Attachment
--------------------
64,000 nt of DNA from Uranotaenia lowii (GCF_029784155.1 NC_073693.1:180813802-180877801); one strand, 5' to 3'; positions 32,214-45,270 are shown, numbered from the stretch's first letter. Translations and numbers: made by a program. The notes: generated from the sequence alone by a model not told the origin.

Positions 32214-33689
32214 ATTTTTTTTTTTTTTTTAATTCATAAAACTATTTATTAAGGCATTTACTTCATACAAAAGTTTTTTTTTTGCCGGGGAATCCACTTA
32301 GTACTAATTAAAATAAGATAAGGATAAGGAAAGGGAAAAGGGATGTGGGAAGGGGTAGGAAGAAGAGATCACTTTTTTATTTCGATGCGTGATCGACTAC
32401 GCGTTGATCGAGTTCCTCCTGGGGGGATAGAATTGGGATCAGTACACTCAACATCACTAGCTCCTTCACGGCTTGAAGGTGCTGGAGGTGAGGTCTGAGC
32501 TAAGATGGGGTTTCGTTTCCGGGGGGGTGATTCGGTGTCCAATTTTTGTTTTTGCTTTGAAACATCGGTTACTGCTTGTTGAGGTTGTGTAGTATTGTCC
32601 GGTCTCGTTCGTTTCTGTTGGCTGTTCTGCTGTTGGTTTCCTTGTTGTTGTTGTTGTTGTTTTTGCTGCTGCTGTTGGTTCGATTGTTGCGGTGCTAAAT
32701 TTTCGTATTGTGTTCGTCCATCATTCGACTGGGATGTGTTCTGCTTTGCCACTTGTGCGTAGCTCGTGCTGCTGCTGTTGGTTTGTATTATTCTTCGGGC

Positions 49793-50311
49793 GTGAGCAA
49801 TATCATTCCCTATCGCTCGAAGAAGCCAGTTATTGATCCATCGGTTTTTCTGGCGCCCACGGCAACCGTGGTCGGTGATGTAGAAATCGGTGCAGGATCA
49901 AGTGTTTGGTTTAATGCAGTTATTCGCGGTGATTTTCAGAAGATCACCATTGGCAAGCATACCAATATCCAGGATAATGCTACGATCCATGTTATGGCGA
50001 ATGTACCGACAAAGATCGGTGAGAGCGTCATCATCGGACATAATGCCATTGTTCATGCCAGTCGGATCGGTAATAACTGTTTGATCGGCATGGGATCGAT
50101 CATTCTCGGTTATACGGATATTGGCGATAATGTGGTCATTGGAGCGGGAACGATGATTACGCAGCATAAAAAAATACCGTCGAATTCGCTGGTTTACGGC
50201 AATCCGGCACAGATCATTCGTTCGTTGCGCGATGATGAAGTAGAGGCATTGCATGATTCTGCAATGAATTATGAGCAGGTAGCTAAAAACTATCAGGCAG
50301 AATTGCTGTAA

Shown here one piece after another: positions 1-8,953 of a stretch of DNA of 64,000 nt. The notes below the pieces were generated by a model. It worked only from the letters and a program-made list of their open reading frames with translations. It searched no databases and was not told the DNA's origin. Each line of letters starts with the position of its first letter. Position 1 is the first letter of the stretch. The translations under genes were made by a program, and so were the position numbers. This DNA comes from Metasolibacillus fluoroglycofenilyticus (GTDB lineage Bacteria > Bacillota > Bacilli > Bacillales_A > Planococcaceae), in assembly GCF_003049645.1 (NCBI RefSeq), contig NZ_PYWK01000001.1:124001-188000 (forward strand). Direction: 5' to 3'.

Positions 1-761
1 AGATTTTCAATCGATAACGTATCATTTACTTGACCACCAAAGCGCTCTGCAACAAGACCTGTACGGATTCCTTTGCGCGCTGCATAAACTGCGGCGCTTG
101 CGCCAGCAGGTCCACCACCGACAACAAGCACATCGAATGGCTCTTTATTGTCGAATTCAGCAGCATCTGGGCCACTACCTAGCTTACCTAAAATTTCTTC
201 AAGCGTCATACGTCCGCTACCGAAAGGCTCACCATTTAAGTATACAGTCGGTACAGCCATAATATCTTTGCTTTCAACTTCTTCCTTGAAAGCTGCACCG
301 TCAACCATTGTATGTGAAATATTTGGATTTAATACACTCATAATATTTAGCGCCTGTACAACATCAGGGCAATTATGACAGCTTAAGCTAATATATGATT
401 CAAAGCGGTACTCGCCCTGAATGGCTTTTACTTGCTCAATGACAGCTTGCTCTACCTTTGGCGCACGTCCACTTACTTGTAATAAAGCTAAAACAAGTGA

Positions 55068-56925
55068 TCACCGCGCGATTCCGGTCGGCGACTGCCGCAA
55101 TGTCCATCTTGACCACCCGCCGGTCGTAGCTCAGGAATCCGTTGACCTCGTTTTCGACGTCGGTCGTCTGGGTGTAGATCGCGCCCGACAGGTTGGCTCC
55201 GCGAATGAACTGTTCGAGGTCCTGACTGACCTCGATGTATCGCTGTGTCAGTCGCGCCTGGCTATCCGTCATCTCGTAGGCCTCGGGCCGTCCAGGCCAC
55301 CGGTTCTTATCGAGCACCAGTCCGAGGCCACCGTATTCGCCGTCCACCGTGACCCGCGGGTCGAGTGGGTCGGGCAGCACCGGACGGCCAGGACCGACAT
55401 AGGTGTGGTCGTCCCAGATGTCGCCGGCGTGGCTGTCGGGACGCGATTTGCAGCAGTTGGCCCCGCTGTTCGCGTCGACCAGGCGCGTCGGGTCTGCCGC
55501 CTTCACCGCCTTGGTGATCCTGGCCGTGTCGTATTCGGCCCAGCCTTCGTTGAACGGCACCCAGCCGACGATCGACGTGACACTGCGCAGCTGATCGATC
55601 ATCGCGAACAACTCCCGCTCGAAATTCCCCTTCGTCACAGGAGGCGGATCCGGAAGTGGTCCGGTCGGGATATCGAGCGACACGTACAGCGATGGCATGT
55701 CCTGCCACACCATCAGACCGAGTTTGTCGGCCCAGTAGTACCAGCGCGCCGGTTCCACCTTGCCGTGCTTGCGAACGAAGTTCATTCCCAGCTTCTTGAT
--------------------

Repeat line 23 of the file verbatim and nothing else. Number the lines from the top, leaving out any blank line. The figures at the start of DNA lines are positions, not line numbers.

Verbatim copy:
401 CAAAGCGGTACTCGCCCTGAATGGCTTTTACTTGCTCAATGACAGCTTGCTCTACCTTTGGCGCACGTCCACTTACTTGTAATAAAGCTAAAACAAGTGA